Carson did try to approach the uncomfortable topic of the Princes with imagination and empathy but the application of this was uneven, being far more liberal in the interpretation of Richard’s actions than those of his contemporaries. With Carson’s self-declared loyalties, it is to be expected that her depiction would cast Richard’s adversary, Henry Tudor as something of a foil to her subject. However, I did find it “uncomfortable reading,” as Carson herself suggested, that if the twelve-year-old Edward V considered himself old enough to be crowned king, he “was old enough to understand that intrinsic to this role was a king’s task to defend and fight for his crown, perhaps dying in the process.” Even given the brutal times, this was, I felt, an unnecessarily harsh sentiment to be applied to the young king, resonant with implications that the boy should somehow have fought back against his uncle, or anticipated and almost deserved his death for his passivity. I didn’t feel this was a necessary inclusion and could serve to alienate a number of readers.

Carson also lays blame for the failure to protect Edward V at the door of his parents- his dead father and mother in sanctuary- in her desire to exonerate Richard III. As Protector, she claims, he was responsible for the realm rather than the fate of its children. After finding the majority of the book an interesting and sincere read, the author lost my sympathy with these final comments. This had nothing to do with the difference in our beliefs, rather at the coldness of tone and lack of generosity applied to those who suddenly become pawns in her narrative, distorted in order to prop up a whiter-than-white Richard that owes little to the brutal realities of medieval kingship. Other historians do not believe that Richard killed the princes but have not sought to blame the boys themselves or their mother for their possible fates. It seems that Carson has gone too far the other way to redress the arguments of those “who see Richard only through the veil of his black legends.” Ricardian studies have moved well beyond such stereotypes but the princes have fallen victim here to an oversimplification.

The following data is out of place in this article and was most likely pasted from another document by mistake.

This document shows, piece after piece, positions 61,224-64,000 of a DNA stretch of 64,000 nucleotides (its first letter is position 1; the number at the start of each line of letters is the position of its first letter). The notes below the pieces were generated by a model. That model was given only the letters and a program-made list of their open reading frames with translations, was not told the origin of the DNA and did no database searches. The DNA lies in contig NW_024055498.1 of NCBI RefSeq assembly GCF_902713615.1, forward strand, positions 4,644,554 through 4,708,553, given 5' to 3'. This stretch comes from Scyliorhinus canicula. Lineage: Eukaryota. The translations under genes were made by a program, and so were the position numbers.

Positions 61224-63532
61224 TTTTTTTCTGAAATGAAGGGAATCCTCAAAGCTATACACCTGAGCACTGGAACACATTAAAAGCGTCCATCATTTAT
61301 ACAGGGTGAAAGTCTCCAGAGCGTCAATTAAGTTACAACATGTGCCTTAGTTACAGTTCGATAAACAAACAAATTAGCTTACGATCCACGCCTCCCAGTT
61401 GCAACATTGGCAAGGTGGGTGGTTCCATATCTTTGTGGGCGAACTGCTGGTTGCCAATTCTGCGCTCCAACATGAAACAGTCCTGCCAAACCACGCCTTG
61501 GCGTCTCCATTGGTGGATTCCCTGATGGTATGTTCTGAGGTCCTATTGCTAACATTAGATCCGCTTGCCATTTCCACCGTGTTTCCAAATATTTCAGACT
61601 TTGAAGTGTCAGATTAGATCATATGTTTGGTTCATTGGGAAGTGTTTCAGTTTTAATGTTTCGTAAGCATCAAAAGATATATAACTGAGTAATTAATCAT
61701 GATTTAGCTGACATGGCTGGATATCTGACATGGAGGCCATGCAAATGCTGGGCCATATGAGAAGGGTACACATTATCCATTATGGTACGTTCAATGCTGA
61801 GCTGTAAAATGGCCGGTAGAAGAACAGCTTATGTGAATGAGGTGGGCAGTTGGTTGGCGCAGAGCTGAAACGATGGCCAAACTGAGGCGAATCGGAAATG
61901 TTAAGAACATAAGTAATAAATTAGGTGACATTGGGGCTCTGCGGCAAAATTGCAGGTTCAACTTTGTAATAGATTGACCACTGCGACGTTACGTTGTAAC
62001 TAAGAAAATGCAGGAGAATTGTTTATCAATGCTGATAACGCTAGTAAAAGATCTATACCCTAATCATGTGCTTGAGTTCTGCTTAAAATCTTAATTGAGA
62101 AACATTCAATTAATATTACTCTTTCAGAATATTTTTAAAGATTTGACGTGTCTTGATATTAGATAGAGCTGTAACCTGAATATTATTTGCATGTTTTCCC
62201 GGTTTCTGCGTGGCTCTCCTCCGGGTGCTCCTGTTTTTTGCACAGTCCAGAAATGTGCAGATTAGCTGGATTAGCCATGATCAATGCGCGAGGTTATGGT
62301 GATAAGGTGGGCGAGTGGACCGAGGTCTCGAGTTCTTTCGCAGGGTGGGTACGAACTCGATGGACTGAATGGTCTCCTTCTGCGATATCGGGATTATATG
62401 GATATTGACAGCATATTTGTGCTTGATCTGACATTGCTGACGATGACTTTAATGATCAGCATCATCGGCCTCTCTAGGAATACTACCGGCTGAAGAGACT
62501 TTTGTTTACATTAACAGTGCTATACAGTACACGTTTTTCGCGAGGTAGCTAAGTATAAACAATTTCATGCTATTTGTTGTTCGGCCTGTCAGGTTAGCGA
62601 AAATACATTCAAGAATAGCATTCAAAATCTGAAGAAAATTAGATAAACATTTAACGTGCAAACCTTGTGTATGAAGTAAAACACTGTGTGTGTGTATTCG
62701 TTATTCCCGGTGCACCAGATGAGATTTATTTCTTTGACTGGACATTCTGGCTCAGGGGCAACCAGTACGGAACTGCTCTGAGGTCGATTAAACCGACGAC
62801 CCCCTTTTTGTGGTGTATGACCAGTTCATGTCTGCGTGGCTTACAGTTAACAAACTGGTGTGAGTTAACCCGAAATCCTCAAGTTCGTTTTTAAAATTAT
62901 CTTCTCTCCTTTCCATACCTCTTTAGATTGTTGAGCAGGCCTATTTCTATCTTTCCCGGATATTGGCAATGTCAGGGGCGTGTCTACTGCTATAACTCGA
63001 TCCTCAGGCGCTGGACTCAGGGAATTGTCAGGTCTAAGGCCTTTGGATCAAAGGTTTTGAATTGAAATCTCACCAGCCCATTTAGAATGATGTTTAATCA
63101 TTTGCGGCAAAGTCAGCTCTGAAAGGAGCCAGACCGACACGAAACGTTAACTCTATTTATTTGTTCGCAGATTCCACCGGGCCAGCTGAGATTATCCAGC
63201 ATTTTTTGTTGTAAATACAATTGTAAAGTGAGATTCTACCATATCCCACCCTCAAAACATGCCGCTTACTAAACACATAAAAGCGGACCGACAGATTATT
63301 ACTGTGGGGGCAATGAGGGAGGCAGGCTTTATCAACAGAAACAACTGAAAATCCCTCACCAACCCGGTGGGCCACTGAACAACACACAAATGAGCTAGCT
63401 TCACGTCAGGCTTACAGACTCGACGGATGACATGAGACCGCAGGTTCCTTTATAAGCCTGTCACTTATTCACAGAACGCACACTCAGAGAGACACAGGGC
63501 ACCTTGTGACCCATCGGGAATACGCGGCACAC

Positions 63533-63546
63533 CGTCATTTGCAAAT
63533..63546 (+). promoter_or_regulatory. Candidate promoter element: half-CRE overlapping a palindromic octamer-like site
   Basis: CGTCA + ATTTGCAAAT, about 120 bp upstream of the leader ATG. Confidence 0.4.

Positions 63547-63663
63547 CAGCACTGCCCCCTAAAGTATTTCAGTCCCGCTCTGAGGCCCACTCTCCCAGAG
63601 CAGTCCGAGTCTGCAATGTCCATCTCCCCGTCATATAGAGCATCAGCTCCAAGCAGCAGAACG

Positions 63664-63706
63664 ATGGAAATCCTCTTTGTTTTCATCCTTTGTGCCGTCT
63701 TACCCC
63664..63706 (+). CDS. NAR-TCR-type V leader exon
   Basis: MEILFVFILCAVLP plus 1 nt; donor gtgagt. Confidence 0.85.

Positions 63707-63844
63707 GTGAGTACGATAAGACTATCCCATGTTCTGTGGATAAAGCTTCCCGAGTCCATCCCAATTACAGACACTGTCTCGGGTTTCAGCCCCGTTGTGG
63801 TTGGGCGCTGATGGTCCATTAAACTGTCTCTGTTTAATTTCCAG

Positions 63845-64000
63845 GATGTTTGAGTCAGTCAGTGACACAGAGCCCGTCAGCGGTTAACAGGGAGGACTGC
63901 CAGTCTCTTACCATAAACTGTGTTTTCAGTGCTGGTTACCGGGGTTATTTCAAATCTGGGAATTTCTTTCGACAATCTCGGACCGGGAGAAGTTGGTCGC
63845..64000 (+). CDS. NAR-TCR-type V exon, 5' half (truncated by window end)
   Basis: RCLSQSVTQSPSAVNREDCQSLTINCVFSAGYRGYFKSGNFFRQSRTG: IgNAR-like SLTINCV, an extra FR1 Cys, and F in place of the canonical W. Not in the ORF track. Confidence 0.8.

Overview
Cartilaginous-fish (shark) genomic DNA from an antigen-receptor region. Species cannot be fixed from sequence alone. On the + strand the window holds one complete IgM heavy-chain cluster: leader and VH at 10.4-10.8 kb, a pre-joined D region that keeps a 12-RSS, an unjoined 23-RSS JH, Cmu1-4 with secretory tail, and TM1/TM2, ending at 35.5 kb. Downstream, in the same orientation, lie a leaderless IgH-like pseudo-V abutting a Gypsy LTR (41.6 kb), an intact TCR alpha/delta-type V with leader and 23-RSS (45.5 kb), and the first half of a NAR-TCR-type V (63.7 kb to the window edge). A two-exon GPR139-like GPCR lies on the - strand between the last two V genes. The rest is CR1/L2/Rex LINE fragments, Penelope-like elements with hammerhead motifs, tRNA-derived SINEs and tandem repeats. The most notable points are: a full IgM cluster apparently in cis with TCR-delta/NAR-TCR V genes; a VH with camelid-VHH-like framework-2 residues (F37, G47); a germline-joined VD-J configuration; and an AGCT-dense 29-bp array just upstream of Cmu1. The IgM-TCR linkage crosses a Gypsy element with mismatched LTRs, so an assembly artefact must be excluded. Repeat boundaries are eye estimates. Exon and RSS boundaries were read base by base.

Carson’s guide is definitely worth a read, as an introduction to the key issues of the debate and the problems of historical interpretation. By prefacing her section on the Princes, she does facilitate the reader to form their own conclusions, which is essential for her controversial final chapter. Her good overview won’t particularly extend the debate if you are already steeped in Ricardian literature but for those coming afresh to the period, perhaps inspired by the discovery of Richard’s bones or the recent White Queen TV series, these two books will give you much food for thought; read Lewis first to establish the narrative of events, then Carson for an overview of the controversy.
Both books can be found on Amazon.
Lewis also has a book on the Wars of the Roses in the "A Glimpse of..." series, which provides a good clear overview to the personalities and events of the period: